Duties of the Executor
An executor is the person responsible for managing the administration of a deceased individual’s estate. The Will specifies who the executor is. If there is no Will, an administrator is appointed by the Court. An individual is not required to accept the position of executor if he is named in the Will.
Probate administration in Illinois usually takes 14 months. The following are some of the duties of an executor or administrator.
• Locate Documents. The executor locates the original Will and has it recorded with the County Clerk of Court. He also obtains original death certificates for use in adminstering the estate.
• Open Probate. The Court will grant Letters of Office to the executor or administrator.
• Notify Interested Parties. Notification of the death needs to be made to beneficiaries, heirs and known creditors. Publication needs to be made in the newspaper to unknown creditors.
• Manage the Deceased’s Property. The executor needs to prepare a list of the deceased’s assets and liabilities and collect any property in the hands of other individuals. The property must be protected from loss. An appraiser needs to be hired to assess property values.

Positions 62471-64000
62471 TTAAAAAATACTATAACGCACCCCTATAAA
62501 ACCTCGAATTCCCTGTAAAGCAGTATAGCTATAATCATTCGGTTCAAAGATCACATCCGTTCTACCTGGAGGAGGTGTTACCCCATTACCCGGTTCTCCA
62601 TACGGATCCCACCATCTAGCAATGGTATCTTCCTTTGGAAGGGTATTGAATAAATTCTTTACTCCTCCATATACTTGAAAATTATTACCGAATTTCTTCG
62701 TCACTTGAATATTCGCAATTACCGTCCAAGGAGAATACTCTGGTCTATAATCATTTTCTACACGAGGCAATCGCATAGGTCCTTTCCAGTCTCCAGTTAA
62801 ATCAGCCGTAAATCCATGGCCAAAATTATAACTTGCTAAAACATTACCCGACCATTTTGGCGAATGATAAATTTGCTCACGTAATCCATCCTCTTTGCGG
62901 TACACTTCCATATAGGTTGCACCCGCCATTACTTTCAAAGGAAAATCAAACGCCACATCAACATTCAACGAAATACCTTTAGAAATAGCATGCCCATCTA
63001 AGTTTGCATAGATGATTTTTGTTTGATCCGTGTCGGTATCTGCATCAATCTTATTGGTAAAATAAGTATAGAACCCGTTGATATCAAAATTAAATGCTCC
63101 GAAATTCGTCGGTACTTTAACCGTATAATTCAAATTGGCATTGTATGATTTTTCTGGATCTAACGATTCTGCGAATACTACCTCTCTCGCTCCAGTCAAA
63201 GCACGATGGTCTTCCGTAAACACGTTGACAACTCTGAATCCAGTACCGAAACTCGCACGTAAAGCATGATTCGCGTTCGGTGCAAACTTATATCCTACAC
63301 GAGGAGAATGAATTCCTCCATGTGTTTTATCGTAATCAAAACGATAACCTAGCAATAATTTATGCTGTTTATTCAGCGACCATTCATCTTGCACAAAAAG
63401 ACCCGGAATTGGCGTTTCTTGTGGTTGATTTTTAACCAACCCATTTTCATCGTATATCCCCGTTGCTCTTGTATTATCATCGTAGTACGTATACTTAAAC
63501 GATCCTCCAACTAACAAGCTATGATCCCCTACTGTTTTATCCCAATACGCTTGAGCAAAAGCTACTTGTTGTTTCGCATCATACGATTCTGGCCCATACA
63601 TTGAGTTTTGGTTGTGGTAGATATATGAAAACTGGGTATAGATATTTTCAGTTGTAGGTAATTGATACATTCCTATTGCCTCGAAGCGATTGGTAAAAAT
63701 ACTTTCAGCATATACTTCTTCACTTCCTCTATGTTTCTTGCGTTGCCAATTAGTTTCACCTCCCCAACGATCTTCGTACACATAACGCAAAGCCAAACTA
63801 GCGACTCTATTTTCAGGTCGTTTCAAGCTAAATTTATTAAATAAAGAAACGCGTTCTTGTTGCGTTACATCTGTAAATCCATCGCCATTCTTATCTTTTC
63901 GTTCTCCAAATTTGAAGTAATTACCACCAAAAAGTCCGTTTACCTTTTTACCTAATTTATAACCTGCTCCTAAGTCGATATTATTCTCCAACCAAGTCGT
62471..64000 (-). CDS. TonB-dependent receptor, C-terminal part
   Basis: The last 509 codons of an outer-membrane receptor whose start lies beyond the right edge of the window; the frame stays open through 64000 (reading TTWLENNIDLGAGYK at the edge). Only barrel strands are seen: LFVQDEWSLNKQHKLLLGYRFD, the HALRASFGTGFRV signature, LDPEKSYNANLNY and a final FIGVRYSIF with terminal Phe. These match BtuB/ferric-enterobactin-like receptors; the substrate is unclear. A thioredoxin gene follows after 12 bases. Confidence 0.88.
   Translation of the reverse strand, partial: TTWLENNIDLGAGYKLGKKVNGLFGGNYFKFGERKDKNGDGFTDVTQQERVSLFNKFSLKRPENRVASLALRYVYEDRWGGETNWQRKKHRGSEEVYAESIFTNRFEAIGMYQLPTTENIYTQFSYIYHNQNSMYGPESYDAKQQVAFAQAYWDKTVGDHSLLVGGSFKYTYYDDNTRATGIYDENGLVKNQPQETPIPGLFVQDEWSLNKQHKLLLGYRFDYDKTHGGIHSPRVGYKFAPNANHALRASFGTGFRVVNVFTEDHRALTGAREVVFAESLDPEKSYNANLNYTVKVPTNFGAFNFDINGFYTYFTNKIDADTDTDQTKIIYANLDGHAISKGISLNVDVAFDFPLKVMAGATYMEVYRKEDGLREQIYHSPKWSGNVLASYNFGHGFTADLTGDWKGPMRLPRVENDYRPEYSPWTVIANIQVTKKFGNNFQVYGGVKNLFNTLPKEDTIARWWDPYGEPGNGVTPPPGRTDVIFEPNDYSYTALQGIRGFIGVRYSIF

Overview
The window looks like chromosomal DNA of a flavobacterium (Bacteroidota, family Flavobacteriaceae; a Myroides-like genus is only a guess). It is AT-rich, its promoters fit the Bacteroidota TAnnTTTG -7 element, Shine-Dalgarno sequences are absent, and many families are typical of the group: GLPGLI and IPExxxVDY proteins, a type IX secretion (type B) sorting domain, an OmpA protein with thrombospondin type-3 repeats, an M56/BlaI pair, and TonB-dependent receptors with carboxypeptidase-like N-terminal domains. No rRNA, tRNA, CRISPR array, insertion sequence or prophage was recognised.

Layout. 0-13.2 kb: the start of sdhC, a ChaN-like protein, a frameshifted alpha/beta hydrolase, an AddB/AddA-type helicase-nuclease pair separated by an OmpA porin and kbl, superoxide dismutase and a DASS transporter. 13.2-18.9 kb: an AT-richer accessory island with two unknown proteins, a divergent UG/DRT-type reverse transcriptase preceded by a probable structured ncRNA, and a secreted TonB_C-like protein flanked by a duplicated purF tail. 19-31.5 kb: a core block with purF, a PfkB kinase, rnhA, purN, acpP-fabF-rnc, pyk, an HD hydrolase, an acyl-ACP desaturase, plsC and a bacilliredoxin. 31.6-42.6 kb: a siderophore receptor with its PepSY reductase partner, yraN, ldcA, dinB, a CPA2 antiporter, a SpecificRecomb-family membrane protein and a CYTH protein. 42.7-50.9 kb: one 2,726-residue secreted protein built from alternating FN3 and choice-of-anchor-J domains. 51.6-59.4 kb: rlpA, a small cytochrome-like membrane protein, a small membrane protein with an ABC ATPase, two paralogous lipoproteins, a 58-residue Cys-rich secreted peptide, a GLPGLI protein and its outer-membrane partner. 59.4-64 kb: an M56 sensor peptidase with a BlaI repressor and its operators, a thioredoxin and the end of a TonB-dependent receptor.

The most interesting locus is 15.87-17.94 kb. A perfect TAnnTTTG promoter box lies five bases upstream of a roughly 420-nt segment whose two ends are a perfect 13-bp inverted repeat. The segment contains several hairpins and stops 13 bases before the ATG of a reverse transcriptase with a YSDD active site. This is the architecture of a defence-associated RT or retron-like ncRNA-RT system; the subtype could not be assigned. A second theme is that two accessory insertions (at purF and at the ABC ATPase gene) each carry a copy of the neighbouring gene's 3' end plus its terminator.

• Pay Claims of Creditors. Once the creditors are determined, they need to be paid from the decedent’s funds.
• File Tax Returns. Tax forms need to be filed within the required filing deadlines including estate taxes and income taxes.
• Distribute Assets to the Beneficiaries. Once the creditors’ claims are paid, the executor is responsible for making sure the beneficiaries get what they are entitled to.
• Keep Accurate Records. It is important to keep records of payments made and assets received. A final accounting will need to be created.
Consult your estate planning attorney for further information.